Important features of Ceylon include:A type system enforcing null safety and list element existence at compile time
Regular syntax and semantics, avoiding special cases and primitively-defined constructs in favor of syntactic sugar
Support for generic programming and metaprogramming, with reified generics
Modularity built into the language, based on JBoss modules, interoperable with OSGi and Maven
powerful tools, including an Eclipse-based IDE
The name "Ceylon" is an oblique reference to Java, in that Java and Sri Lanka, formerly known as Ceylon, are islands known for growth and export of coffee and tea.
Ceylon is heavily-influenced by Java's syntax, but adds many new features.
One of the most novel aspects of Ceylon is its type system. Ceylon foregoes Java's primitive types and boxing in favor of a type system composed entirely of first-class objects. While this may cause boxing overhead in some situations, it makes the type system more uniform.
Ceylon allows for union and intersection types, in a similar fashion to TypeScript, Whiley and Flow.
Union types, written
A|B, allow a variable to have more than one type. The following example shows a Ceylon function which may take either an integer or a string:
Intersection types, written
A&B, are the theoretical foundation of flow-sensitive typing:
is Integer input narrows the type of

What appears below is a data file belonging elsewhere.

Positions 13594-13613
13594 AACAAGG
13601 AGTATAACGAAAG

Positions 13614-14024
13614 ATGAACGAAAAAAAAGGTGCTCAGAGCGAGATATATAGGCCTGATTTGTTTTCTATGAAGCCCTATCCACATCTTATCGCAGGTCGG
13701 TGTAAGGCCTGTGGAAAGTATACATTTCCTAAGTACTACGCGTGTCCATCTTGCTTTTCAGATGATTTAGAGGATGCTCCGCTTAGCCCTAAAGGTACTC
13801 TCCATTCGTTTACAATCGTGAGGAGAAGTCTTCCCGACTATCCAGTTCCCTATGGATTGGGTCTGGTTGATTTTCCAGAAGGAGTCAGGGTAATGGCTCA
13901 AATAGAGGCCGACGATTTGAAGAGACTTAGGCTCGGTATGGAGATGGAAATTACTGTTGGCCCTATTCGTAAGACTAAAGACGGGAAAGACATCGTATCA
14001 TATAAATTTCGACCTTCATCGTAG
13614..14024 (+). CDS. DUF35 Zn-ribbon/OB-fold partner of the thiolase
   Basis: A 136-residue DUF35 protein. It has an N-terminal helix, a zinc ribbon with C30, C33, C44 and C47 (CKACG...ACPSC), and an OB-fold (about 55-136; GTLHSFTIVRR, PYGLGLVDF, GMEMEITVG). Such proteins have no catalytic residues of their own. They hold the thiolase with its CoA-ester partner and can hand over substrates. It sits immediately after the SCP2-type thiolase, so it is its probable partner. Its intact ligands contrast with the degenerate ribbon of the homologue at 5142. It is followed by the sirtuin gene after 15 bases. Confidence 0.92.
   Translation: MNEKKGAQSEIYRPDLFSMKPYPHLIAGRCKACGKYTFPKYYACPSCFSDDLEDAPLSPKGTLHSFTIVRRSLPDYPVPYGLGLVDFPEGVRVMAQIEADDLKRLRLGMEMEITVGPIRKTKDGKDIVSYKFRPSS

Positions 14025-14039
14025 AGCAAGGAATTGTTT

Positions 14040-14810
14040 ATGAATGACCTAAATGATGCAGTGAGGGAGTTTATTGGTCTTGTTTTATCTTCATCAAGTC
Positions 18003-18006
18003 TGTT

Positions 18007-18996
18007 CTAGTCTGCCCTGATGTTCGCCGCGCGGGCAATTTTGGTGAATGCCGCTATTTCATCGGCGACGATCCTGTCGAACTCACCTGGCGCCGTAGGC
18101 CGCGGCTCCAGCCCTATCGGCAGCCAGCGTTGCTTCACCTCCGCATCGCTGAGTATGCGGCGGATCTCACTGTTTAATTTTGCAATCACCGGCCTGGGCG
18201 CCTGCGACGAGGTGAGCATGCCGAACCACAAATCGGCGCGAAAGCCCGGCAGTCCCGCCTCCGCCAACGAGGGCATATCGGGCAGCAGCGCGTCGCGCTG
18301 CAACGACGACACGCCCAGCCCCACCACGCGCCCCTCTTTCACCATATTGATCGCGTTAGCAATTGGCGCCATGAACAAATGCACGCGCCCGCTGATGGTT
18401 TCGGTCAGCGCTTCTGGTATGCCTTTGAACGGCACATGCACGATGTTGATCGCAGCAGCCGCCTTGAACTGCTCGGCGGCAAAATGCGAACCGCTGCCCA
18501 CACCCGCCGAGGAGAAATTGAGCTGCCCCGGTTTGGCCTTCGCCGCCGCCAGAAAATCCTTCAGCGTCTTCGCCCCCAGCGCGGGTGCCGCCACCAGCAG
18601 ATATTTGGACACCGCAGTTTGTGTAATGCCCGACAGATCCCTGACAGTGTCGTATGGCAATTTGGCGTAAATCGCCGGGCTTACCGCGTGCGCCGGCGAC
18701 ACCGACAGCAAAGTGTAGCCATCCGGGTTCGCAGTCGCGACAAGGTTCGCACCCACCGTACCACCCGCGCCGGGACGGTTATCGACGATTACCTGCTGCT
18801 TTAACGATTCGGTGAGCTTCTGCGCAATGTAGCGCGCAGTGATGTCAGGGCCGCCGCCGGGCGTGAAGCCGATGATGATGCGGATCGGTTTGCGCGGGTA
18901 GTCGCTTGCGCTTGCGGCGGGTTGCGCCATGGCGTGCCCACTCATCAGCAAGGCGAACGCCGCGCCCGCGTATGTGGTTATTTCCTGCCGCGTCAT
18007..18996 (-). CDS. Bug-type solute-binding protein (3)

<Integer|String> & Integer, which distributes to
Integer&Integer | String&Integer, which, as
Integer are disjoint types, is equivalent to
Integer&Integer | Nothing (
Nothing is the empty bottom type), which simplifies to just
Union and intersection types are used to provide null safety. The top type of the Ceylon type hierarchy is the class
Anything, which has two subclasses:
Object, the superclass of all normal classes and all interfaces, and
Null, with the only instance
Null are disjoint types, most regular types like
List<String> are not nullable; a nullable type is the union
Intersection types can be used to get a non-optional type out of a possibly-optional type, such as a type parameter. For example, the signature of a function that removes
null elements from a stream of values could be:
removeNulls is called with a stream of
Integer|Null elements, the result will be a stream of
<Integer|Null> & Object elements, which simplifies to
Similarly to many modern languages, Ceylon supports first class functions and higher order functions, including function types and anonymous functions
Similar to Java and many other languages, and with a similar mechanism as algebraic types, Ceylon supports enumerated types, otherwise known as enums. This is implemented in Ceylon with a pattern of limiting the instances of an abstract class at declaration to a limited set of objects (in this case, singleton instances). Another way to implement this pattern is with the new constructor feature in Ceylon 1.2 where the objects are implemented as different named constructor declarations.
Ceylon is strongly and statically typed, but also has support for type inference. The
value keyword is used to infer the type of a variable, and the
function keyword is used to infer the type of a function. The following two definition pairs are each equivalent:
However, to make single-pass type inference possible, type inference is only allowed for non-toplevel and unshared declarations.
By default the starter (
ceylon run) runs the shared run() function of a module:
but any other shared function without parameters can be used as main calling the program with the --run parameter, like this:
ceylon run --compile=force --run hello default
All parts of Ceylon are available under open source licenses, mostly the Apache License. Part of the source code is licensed under LGPL.